An effort started 10 years ago to provide Memorial High School students and their families experiencing tough times with much-needed assistance will continue, thanks to a donation by a current and a retired teacher at that school.
For the past decade the Memorial Giving Tree has helped the school’s students and families in many ways, from paying for funeral expenses to buying backpacks and clothing to purchasing bus passes for students without access to transportation.
Now current Memorial English teacher Claudia Niemuth and her husband, retired English teacher Greg Niemuth, have created an endowment, the Niemuth Family Giving Tree Fund, for that philanthropic effort to ensure it can continue to assist students and their families.
During their time as educators, the Niemuths said they have encountered many students struggling amid financial difficulties. As they pondered how to best help meet the needs of those students in upcoming years, they decided to ensure the future viability of the Giving Tree.
“A large part of our deciding to start this fund to support students (at Memorial) was a heartfelt need to help the strugglers and the forgotten,” Greg Niemuth said.
They couple will donate to an endowment overseen by the Eau Claire Public Schools Foundation, which will invest that money to ensure grants to students are available in future years. The Niemuths said they plan to grow the fund to more than $10,000, providing the district with at least $400 to $500 annually and more as the endowment grows.
Currently the Giving Tree is funded by public donations, and disbursements typically total $6,000 to $8,000 annually. Money raised via the endowment will add to that total and ensure the effort continues to receive funding.
Memorial counselor Jane Adler- Corning, who helped come up with the Giving Tree concept, will continue to oversee the effort at Memorial.
“It is so heartwarming to see our educators start their own fund with us to support a cause that helps students in need, especially during the holiday season,” said Sarah French, executive director of the foundation. “What a beautiful way to leave a legacy.”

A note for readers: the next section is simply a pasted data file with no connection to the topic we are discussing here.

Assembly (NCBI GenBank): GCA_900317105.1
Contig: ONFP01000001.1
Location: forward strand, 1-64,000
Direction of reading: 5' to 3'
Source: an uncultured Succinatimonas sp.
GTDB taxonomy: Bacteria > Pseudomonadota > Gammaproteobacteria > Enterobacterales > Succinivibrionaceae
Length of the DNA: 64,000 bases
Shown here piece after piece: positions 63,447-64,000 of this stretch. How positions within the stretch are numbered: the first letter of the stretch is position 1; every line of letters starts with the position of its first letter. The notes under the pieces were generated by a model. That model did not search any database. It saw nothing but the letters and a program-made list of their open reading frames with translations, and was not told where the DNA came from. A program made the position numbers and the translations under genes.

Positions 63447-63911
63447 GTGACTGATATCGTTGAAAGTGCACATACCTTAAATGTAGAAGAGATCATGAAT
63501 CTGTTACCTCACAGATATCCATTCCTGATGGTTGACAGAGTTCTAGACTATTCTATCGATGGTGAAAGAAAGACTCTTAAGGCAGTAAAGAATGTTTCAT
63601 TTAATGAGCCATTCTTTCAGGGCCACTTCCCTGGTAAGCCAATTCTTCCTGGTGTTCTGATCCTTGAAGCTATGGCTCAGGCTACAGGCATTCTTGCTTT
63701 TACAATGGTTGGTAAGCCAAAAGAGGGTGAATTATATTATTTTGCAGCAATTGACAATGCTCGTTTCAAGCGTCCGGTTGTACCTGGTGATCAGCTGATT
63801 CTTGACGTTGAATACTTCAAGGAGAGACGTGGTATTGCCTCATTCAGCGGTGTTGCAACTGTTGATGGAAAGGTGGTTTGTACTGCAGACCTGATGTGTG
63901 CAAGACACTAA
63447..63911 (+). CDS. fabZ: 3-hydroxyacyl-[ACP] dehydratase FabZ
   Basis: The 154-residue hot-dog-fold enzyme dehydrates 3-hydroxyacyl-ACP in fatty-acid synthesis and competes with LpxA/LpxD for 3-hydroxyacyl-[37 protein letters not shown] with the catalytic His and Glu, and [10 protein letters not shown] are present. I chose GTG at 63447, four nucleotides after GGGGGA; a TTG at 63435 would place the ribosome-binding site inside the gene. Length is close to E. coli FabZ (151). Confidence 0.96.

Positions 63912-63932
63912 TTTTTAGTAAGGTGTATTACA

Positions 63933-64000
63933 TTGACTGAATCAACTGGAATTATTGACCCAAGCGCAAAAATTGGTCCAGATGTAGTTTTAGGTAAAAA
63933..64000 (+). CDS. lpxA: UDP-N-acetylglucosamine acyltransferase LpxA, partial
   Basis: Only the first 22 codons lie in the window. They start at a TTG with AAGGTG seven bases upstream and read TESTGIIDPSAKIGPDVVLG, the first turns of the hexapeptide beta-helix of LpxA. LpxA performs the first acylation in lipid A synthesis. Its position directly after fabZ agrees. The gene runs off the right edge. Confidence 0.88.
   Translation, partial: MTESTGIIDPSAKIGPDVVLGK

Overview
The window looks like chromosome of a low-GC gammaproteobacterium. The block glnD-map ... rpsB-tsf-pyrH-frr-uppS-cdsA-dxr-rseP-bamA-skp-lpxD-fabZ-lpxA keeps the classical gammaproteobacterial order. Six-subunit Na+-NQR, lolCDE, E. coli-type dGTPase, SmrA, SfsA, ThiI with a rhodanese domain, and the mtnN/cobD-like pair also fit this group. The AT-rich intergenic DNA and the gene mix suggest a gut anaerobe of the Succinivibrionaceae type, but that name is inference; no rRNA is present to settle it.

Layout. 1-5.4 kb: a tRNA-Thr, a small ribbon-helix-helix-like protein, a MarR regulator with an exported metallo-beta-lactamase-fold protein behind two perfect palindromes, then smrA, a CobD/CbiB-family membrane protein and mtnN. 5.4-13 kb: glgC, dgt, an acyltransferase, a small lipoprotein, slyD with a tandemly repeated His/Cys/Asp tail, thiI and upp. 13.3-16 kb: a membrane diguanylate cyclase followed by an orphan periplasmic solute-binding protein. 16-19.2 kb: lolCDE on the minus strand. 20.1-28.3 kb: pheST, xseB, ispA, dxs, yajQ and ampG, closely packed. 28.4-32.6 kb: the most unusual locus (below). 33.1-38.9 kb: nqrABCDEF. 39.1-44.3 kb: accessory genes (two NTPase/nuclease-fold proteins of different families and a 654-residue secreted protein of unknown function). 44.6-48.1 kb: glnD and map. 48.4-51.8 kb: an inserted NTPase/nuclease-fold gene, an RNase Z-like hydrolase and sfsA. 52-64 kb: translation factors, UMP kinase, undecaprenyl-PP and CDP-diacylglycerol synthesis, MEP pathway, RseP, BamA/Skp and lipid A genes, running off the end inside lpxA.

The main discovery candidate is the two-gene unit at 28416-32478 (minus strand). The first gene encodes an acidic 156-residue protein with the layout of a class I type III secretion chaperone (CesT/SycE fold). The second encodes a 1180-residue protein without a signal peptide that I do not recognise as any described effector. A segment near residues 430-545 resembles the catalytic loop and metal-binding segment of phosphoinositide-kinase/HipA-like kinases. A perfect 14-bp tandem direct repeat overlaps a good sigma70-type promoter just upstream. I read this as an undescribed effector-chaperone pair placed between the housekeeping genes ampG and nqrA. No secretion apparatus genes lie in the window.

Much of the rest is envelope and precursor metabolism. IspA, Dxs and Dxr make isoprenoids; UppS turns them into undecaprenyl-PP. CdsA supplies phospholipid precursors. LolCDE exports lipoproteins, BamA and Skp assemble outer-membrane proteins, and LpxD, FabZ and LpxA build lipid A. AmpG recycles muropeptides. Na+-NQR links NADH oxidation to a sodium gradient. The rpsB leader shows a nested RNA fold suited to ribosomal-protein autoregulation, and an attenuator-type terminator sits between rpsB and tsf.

Adler-Corning recalled how she and other Memorial staff members started the Giving Tree after learning of a growing number of students in need of financial assistance to meet daily or immediate needs.
“We saw the needs these kids had, but we didn’t have a financial way to help them,” Adler-Corning said.
Since the Giving Tree began, thousands of students have received assistance via the fund in the form of groceries, gas money, help paying utility bills and other needs. Memorial staff members who learn of student financial issues ask Adler-Corning about receiving Giving Tree funding.
“I think it would surprise people to know how many students and their families really struggle financially,” Adler-Corning said. “There are kids who face some real hardships. It feels really good to be able to help them.”
Giving Tree collections and disbursements occur most often during the holiday season, but assistance to students happens throughout the year. Memorial staff and others in the community fund the effort and have boosted donations as the need has grown in recent years, Adler-Corning said.
“The need for assistance from this program continues to grow,” she said.
Adler-Corning praised the Niemuths for ensuring future Giving Tree funding and all others who have donated to the project. She recently used money from that endeavor to purchase $50 gift cards for 107 students in need so they can buy Christmas presents for loved ones this year.
“It is extremely rewarding to be a part of this,” she said. “It is a special thing we have here. We are able to touch a lot of lives through this.”
Claudia Niemuth said she is heartened to know the endowment will make sure students in need receive future assistance.
“We’re not always going to be here, but this is a way to make sure that this program is,” she said.